On Tuesday, President Donald Trump issued a wave of presidential pardons, including former Californian Congressman Duncan Hunter.
In 2018 and 2019, Hunter, the Congressman for the 50th Congressional District in the San-Diego area from 2013 to early 2020, along with his wife Margaret Hunter, were indicted on numerous charges, including campaign fund misuse, wire fraud, and conspiracy. Prosecutors in the case had found that many expenditures the couple had made came directly from campaign funds. Among some of the more lavish expenses found to have been bought with campaign money included over $250,000 to pay for rounds of golf, plane tickets, expensive household items, and a vacation to Italy. While some items were as small as groceries, Lego sets, and Playdoh, it also included unusual purchases including plane tickets for the Hunter’s pet rabbits Eggburt and Cadbury.
The campaign fund investigation also uncovered extramarital affairs by Duncan Hunter with aides and lobbyists from 2009 to 2015, with some misused funds being tied there.
In December of 2019, the Hunters faced more than 60 criminal counts. However, after resigning from office in January, Duncan Hunter only pleaded guilty to one count of violating campaign finance laws in March as part of a plea deal, being sentenced to 11 months in prison. Hs sentence was to begin next month at a Texas prison after being delayed since May due to the COVID-19 pandemic.
According to the White House, his pardon was signed by President Trump “at the request of many Members of Congress.” As further points for the pardon, the White House said that the trial should have been undertaken by the Federal Election Commission instead of a criminal court and that he had given much of his life to public service, including stints with the Marine Corps in Iraq and Afghanistan.
Support for pardon largely split
Support for the pardon was split, with many Californian Republicans specifically siding with and against the pardon.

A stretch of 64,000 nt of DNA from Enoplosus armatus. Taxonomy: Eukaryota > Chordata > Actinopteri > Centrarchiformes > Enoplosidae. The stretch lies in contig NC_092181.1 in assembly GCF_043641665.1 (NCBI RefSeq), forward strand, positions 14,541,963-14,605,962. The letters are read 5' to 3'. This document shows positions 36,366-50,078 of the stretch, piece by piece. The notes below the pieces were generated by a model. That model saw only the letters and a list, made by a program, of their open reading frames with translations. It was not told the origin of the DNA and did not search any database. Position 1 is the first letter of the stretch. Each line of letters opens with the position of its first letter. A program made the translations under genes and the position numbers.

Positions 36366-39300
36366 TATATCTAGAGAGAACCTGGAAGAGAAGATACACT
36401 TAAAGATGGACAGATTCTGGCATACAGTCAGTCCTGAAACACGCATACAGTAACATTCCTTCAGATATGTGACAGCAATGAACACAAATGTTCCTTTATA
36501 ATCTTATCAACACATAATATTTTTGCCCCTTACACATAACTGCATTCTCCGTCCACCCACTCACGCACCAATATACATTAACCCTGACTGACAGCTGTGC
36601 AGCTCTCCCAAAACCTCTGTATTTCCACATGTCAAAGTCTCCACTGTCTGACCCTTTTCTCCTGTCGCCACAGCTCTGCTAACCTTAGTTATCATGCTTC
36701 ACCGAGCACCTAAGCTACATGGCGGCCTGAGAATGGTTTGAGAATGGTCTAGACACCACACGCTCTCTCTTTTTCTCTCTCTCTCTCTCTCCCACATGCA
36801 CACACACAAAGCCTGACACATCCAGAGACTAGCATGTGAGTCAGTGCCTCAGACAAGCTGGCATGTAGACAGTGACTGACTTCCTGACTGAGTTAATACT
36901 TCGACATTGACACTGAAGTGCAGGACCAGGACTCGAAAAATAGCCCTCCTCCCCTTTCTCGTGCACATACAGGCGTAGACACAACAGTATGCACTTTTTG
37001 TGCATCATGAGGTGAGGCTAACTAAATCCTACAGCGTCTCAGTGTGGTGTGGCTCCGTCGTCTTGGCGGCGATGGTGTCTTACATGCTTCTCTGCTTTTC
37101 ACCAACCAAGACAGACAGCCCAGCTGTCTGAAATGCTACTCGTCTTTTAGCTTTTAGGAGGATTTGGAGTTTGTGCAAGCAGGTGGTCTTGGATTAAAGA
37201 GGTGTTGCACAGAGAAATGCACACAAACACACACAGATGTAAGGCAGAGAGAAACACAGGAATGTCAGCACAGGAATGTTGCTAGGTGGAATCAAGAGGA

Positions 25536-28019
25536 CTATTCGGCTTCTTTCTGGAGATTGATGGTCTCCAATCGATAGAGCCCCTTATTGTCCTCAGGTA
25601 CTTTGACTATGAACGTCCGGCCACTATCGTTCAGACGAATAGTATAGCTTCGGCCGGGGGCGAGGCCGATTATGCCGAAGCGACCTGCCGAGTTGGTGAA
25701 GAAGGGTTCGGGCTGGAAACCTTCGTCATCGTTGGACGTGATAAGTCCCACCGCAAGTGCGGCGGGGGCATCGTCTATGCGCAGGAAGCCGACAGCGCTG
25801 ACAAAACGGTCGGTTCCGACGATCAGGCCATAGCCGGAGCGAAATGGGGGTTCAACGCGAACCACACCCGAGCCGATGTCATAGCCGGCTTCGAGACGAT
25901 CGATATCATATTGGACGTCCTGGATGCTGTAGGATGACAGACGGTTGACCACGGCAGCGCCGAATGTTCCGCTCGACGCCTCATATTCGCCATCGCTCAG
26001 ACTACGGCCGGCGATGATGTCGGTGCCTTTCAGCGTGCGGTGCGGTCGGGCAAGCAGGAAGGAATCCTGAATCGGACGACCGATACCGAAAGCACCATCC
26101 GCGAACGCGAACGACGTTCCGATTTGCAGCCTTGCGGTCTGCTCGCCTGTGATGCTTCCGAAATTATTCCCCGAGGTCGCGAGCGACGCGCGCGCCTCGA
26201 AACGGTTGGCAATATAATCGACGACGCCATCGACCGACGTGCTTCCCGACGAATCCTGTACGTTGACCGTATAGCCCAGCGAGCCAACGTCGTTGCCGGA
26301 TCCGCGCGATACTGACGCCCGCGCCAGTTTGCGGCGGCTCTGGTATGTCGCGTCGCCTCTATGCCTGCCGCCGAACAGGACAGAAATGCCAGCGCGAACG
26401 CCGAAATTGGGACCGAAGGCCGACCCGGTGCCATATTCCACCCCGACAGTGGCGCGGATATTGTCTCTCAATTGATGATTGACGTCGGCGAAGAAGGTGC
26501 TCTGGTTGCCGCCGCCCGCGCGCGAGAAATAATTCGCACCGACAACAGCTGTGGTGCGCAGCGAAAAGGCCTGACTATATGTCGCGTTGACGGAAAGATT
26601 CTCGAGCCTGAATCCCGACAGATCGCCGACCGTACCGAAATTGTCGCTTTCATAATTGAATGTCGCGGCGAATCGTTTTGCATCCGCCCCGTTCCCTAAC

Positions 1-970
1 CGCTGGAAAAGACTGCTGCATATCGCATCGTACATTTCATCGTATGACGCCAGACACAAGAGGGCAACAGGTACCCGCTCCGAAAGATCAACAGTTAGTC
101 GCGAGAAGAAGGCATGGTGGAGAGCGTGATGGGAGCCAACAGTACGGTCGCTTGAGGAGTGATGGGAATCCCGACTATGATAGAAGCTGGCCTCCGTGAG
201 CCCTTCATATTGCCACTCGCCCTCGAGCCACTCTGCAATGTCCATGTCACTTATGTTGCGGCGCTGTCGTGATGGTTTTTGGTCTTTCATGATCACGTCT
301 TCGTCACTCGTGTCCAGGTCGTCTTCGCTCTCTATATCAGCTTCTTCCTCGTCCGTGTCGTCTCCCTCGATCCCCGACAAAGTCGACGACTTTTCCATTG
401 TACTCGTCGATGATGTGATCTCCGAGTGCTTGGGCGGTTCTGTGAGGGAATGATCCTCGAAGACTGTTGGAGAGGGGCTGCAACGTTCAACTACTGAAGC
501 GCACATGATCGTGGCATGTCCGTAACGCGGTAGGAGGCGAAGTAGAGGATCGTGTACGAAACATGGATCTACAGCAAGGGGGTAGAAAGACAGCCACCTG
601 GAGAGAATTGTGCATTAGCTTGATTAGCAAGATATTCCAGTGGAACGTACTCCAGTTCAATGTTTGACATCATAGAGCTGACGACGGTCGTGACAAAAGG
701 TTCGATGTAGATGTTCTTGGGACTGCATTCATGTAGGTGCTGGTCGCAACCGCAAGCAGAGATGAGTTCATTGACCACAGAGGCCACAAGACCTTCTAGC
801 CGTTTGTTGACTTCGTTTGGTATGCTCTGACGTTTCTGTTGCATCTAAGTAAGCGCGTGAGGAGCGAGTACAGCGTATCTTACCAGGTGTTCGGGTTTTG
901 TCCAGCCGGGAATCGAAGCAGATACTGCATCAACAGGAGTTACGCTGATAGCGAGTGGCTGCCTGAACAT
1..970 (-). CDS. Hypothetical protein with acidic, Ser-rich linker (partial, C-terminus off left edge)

Many against the pardon noted that Hunter had been convicted in a court of law and had pleaded guilty but will now not spend even one day in jail for his crimes.
“Put me down as opposed to all of these,” tweeted former California GOP Chairman Ron Nehring on Tuesday. “Especially Hunter, who was my Congressman. Our elected officials should be held to a higher, not lower, standard than the average citizen, who would never have been pardoned for similar crimes.
“We have so many great, honorable Republicans who wish to serve for all the best reasons. We don’t have to put up with any crooks in our own party. Toss the bums out. Make room for the honest and honorable ones. Strong party. Stronger country.”
Put me down as opposed to all of these. Especially Hunter, who was my Congressman. Our elected officials should be held to a higher, not lower, standard than the average citizen, who would never have been pardoned for similar crimes. https://t.co/obpkHQA9sL
— Ron Nehring (@RonNehring) December 23, 2020
Others, including Hunter’s former Republican Congressional challenger Carl DeMaio, gave similar positions.
“The pardon sends absolutely the wrong message that politicians can break the law, but can easily avoid any punishment when they do,” noted DeMaio on Wednesday. “This will simply reinforce the clear impression that ordinary citizens have that Washington DC Swamp Creatures protect themselves, receive special exemptions, and enjoy double standards.”
However, other, such as Congressman Darrell Issa (R-CA), who took Hunter’s seat after his resignation, noted that he deserves a second chance and that the COVID-19 pandemic served as sort of a prison for him.
“I’m pleased that all of the Hunter family can spend this Christmas together with a fresh outlook on life,” said Issa on Tuesday.
Others said that while Hunter may be pardoned, he’s done with elected office.
“As good as he was in office, he’s not coming back,” explained Imperial County campaigner Candace McComb to the Globe. “The affairs, spending campaign money like that. That is unforgiveable.
“But the thing, the big thing, is buying plane tickets for his pet rabbits from misappropriated campaign funds. Even his defenders don’t know where to begin with that one. You know how Ismelda Marcos is now a persona non grata to the Philippines for having a room full of shoes while the people starved? It’s the same principle. That image of the shoes can’t get out of your head, and for Hunter, buying plane tickets for rabbits fills that void.”
President Trump continued issuing pardons on Wednesday, including pardoning past campaigners and backers such as Roger Stone and Paul Manafort.